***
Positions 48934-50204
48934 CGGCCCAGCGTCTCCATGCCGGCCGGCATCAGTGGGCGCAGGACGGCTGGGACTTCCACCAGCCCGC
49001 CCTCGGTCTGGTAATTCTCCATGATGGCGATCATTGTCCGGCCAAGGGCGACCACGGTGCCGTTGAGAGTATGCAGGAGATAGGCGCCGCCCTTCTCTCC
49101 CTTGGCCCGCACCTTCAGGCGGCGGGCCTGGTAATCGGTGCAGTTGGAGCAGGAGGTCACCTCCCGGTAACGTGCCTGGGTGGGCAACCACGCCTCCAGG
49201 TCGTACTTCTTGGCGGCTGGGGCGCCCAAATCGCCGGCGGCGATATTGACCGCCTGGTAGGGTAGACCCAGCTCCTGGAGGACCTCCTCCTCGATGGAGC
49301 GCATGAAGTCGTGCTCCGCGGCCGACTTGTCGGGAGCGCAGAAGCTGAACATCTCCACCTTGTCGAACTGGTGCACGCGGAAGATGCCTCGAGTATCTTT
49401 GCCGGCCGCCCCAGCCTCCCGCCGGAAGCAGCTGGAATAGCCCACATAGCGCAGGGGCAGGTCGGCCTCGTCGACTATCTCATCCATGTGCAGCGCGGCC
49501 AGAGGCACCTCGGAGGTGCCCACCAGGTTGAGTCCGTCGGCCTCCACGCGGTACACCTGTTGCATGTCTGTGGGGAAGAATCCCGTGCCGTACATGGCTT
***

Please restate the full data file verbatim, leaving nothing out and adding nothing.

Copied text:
Positions 48934-50204
48934 CGGCCCAGCGTCTCCATGCCGGCCGGCATCAGTGGGCGCAGGACGGCTGGGACTTCCACCAGCCCGC
49001 CCTCGGTCTGGTAATTCTCCATGATGGCGATCATTGTCCGGCCAAGGGCGACCACGGTGCCGTTGAGAGTATGCAGGAGATAGGCGCCGCCCTTCTCTCC
49101 CTTGGCCCGCACCTTCAGGCGGCGGGCCTGGTAATCGGTGCAGTTGGAGCAGGAGGTCACCTCCCGGTAACGTGCCTGGGTGGGCAACCACGCCTCCAGG
49201 TCGTACTTCTTGGCGGCTGGGGCGCCCAAATCGCCGGCGGCGATATTGACCGCCTGGTAGGGTAGACCCAGCTCCTGGAGGACCTCCTCCTCGATGGAGC
49301 GCATGAAGTCGTGCTCCGCGGCCGACTTGTCGGGAGCGCAGAAGCTGAACATCTCCACCTTGTCGAACTGGTGCACGCGGAAGATGCCTCGAGTATCTTT
49401 GCCGGCCGCCCCAGCCTCCCGCCGGAAGCAGCTGGAATAGCCCACATAGCGCAGGGGCAGGTCGGCCTCGTCGACTATCTCATCCATGTGCAGCGCGGCC
49501 AGAGGCACCTCGGAGGTGCCCACCAGGTTGAGTCCGTCGGCCTCCACGCGGTACACCTGTTGCATGTCTGTGGGGAAGAATCCCGTGCCGTACATGGCTT